How does that happen? How can it be possible that some of the world’s greatest riches are being lost to us, and the next generations of travellers? What does this mean of the responsibility of travellers? What really is ‘Responsible Tourism’?

And, critically, how do leaders in global tourism ensure that it is not just a policy, but an enduring philosophy?

To enter into these remote, rich places of exploration, understanding and discovery mean, by their very nature, disturbance of a natural world. Natural environments, natural eco-systems and natural habitats become unnaturally exposed when they become accessible to travellers. The risks are real. Animals may become frightened off. Food supplies killed off. Free-growing space sold off. Waters polluted.

For all of these reasons, and more, building a tourism destination responsibly – actively conscious of the impact which the tourism industry has on the place, people and promise of the destination – is critical to the long-term health and well being of the destination.

It is not only about policy and strategy, it is about duty.
Responsible tourism is everyone’s responsibility. The well being of the destination is not only the responsibility of the tourism sector – it is also the responsibility of the tourist.

The delicate nature of the world’s natural tourism riches is, thankfully, understood by leaders of the tourism development across the globe. Conservation, preservation, doing things right while doing the right things – there is no alternative if global tourism is to protect the world in which we live, travel, grow. Legacy must be a tenet of sector growth and development.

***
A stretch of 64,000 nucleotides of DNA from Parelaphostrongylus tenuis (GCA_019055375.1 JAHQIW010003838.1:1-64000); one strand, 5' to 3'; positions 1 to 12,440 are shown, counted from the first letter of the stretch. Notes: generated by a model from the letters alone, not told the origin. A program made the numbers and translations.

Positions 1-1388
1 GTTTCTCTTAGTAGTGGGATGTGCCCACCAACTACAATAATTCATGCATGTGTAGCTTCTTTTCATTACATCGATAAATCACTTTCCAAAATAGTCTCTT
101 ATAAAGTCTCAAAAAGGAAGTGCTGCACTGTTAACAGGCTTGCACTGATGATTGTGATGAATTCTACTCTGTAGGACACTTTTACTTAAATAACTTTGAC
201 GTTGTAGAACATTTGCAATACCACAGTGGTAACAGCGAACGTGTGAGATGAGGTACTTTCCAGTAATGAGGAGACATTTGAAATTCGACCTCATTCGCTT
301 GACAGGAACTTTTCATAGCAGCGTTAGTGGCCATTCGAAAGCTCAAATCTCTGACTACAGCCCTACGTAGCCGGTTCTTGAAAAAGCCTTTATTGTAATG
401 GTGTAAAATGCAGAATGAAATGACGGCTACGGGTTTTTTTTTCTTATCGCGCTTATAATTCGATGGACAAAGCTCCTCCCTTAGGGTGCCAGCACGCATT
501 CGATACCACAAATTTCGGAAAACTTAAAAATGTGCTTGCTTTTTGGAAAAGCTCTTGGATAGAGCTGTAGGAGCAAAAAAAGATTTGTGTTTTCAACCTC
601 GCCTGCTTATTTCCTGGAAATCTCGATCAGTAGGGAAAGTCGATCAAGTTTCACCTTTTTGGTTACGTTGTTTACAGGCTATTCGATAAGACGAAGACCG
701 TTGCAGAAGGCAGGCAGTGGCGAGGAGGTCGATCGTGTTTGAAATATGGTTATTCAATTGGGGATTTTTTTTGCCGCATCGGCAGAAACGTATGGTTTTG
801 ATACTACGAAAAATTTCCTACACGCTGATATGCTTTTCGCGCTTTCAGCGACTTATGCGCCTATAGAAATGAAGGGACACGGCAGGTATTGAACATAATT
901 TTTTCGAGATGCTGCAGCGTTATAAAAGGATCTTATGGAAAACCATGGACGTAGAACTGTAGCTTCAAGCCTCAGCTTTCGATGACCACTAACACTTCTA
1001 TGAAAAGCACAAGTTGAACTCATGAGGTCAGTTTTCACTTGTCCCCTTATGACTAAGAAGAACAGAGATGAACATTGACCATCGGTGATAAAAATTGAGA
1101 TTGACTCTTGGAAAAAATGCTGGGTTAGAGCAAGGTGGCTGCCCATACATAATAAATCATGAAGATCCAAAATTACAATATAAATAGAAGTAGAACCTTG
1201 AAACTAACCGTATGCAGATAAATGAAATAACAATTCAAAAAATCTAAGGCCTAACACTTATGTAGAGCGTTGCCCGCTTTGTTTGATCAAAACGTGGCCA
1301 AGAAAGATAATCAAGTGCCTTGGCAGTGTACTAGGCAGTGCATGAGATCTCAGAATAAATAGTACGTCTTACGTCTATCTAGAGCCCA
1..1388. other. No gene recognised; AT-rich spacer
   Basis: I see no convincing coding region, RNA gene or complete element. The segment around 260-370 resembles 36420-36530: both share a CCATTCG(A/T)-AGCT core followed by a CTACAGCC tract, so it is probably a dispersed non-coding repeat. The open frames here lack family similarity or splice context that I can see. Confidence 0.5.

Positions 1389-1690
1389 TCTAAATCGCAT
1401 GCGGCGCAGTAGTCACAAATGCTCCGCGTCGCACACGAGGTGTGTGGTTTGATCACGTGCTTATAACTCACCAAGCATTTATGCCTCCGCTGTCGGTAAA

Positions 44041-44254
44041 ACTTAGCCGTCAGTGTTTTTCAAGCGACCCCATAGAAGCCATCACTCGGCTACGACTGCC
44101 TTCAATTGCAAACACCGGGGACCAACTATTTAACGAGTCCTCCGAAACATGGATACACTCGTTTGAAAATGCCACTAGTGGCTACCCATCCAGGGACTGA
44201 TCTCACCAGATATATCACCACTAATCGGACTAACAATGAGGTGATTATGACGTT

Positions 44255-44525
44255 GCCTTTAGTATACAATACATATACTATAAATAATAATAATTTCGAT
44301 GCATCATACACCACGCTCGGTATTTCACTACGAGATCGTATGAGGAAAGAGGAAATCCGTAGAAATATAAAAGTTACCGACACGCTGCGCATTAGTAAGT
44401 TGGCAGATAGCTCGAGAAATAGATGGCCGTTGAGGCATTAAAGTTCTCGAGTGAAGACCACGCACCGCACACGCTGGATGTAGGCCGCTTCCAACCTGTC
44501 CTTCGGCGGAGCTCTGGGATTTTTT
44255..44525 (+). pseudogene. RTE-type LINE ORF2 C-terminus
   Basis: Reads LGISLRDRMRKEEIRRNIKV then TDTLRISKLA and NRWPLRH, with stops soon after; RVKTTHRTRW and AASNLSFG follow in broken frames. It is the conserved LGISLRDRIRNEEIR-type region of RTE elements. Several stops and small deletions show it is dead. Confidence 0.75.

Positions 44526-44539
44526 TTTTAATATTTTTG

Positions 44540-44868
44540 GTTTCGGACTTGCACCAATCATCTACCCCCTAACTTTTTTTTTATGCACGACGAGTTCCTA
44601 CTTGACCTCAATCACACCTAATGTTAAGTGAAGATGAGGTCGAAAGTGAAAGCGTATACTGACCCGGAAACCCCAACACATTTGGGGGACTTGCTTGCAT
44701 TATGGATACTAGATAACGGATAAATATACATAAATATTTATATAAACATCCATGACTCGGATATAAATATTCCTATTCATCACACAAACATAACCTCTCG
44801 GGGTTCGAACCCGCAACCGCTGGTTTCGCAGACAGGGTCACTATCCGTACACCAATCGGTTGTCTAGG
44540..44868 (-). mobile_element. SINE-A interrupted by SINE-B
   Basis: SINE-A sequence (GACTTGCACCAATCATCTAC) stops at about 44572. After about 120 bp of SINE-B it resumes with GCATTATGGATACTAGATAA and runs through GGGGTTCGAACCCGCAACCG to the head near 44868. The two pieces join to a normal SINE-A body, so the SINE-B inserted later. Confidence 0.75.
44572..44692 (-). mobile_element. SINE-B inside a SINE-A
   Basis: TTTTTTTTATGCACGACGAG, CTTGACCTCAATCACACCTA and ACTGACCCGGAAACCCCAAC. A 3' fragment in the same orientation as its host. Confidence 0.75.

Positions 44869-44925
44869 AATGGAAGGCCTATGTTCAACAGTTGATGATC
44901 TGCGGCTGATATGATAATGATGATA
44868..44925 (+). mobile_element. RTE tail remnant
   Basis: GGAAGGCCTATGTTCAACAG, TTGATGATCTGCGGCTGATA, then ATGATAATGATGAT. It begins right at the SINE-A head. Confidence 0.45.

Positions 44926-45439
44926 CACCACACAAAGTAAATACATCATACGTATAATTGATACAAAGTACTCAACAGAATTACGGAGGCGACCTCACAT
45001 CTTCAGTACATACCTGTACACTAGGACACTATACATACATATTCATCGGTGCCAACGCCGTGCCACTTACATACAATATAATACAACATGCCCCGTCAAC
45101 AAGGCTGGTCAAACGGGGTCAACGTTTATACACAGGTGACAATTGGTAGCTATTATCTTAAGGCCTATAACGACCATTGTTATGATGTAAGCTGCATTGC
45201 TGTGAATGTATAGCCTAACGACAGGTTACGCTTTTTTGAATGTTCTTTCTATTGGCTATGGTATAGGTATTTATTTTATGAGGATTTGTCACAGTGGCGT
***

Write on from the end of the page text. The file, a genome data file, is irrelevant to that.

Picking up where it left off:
For this reason members of both the public and private sector are increasingly coming together across the global Travel & Tourism community to talk the fundamentals of sector growth and development sector:

– sustainability,
– responsibility,
– longevity and
– accountability.

Principles and programmes are being created which ensure that growth of the destination takes into careful consideration the impact of travellers on:

• the natural environment of the destination,
• the established culture and traditions of the destination,
• the style and character of the destination, and
• the spirit and ethos of the people of the destination,
the immediate growth and development needs of the destination along with its future aspirations

From a traveler perspective, growing understanding of the impact of tourism and respect for the need to leave only footprints has inspired the growth of niche segments focused on travellers contributing to the world’s endangered destinations. Adventure travel, Voluntourism, Eco-Tourism, Conservation Tourism, and Responsible Travel, make it possible for traverller to participate in expeditions which seek to make a direct, positive impact on the protection of wildlife, cultures and communities in their natural environments. Be it park fees, parts of itineraries, or development projects, travellers can now directly contribute to preservation of what they and the world view as precious. And through this important exposure the message of responsibility, of conservation is understood and passed on.

The desire of travellers to cross the globe into new worlds previously unknown or inaccessible to tourists (and often humans) is not a right, it is an honour, a privilege and a blessing.

The world, with all of its natural, breathtaking beauty, is not the playground of tourists and destination leaders of our generation. It is the foundation of the vision of how our world grows, connects, survives and thrives because of Tourism.

Conservation. Preservation. Respect for the natural environment. Responsibility for all living things in all forms – these are the responsibilities of the global Tourism sector.
Because they were here first.